Black and Latinx renters will be hit hardest by the upcoming, utterly disastrous, completely avoidable eviction wave: According to a Washington Post analysis of numbers from the COVID-19 Eviction Defense Project, 20% of America's 110 million renting households could face eviction by the beginning of October. "About 44 percent and 41 percent of adult Latino and black renters, respectively, said they had no or slight confidence they could pay their rent next month or were likely to defer payment...about 21 percent of white renters felt the same." As with everywhere else, so with Washington: furloughed or laid-off workers have no money to pay their rent. With national and statewide eviction moratoriums in place, tenants stay housed but their rent debt piles up. Once the eviction moratoriums lift and the extended unemployment benefits dry up, all the debt will come due and landlords will start evicting.

TikTok is pulling out of Hong Kong: The imposition of China's new tyrannical national security law in Hong Kong is pushing out tech companies wary of handing over their customer data to the Chinese Communist Party. Those companies include TikTok, a phone app for Zoomers who like contemporary square dance competitions and conspiring with K-Pop fans to gloriously troll the president, reports Axios.

Trump might take away your TikTok, too: Secretary of State and professional Trump fluffer Mike Pompeo told Fox News the administration is "certainly looking at" banning the app, reports CNET.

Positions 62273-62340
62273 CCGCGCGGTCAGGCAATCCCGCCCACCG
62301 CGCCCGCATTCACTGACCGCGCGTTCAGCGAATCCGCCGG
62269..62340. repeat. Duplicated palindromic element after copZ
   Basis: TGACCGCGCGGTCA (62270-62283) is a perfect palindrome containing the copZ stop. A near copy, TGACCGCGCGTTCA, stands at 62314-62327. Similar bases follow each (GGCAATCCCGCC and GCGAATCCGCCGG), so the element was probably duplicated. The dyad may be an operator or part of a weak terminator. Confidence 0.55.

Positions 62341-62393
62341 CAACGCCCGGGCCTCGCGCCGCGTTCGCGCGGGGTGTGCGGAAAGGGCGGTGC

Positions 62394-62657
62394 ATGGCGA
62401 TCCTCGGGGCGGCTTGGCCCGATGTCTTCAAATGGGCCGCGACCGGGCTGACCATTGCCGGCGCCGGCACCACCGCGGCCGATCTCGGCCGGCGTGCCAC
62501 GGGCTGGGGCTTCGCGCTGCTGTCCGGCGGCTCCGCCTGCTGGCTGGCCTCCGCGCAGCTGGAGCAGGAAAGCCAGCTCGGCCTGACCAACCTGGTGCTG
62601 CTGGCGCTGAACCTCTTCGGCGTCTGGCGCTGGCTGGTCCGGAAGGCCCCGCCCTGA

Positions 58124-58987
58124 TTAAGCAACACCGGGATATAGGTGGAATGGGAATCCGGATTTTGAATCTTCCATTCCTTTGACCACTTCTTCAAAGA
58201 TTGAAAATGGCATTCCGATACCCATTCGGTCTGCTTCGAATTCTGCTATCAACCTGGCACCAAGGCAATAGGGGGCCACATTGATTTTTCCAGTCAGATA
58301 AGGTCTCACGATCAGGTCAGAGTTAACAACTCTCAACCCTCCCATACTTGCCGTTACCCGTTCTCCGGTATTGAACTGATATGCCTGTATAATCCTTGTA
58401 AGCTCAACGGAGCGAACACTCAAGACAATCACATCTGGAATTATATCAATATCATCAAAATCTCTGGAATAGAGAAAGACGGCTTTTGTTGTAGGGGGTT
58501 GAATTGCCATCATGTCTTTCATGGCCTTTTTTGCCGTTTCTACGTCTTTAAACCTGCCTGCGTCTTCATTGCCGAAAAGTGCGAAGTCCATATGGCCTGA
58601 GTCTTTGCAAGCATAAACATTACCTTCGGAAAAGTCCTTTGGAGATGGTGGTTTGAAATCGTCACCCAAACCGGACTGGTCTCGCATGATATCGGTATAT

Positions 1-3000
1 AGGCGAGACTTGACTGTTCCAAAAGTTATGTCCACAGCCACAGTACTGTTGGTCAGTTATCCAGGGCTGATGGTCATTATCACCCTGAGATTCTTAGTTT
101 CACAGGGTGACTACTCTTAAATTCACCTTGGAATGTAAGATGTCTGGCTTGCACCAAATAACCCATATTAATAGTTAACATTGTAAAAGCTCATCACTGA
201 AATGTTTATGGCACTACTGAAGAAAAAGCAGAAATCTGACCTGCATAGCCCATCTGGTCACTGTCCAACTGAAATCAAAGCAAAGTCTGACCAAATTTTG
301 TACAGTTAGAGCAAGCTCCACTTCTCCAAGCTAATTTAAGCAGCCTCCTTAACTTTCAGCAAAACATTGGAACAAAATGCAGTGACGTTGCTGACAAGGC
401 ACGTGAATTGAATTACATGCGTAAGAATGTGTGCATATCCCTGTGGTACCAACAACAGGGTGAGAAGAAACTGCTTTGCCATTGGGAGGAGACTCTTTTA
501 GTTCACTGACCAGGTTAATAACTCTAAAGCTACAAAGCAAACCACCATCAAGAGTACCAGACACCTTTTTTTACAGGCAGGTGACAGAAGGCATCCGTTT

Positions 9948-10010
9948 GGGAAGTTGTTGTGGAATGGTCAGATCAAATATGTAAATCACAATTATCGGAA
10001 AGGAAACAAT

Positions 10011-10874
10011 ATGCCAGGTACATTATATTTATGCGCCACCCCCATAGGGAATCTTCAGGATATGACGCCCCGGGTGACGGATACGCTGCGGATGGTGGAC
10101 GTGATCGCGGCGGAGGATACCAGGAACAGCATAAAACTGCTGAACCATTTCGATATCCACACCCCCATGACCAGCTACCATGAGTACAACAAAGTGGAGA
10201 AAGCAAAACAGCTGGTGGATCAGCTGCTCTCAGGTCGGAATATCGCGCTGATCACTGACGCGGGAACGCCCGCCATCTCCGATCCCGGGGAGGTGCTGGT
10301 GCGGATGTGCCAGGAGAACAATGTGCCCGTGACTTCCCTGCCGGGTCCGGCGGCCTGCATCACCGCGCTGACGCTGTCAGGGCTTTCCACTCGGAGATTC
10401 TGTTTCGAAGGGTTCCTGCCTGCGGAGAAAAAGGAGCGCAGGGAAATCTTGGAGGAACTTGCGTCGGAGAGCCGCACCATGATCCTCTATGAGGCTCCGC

Black voter turnout in Louisville increased during primary, despite suppression efforts: Old enough to remember when election officials gave the 600,000 residents of Louisville, Kentucky exactly one polling center, and social media users widely circulated video of voters banging on the windows of that polling place to try to get in and vote? Well: "Voter turnout among Democrats increased to 38% in Jefferson County's majority-Black precincts, though an overall racial disparity continued," according to the Courier Journal.

Phoenix police officers shoot and kill allegedly armed man in parked car: Video of the event went viral over the weekend, prompting protests in a city whose police force is alarmingly trigger-happy. "Phoenix police shot at more people in 2018 than police in New York City, a place with 7 million more residents," reports the Copper Courier. On Tuesday, AZ Central posted body camera footage from an officer who arrived after the shooting.

Medical workers are seeing shortages of personal protective equipment, again: Five months into a pandemic and we're still running low, according to the AP: "A national nursing union is concerned that gear has to be reused. A doctors association warns that physicians’ offices are closed because they cannot get masks and other supplies. And Democratic members of Congress are pushing the Trump administration to devise a national strategy to acquire and distribute gear in anticipation of the crisis worsening into the fall."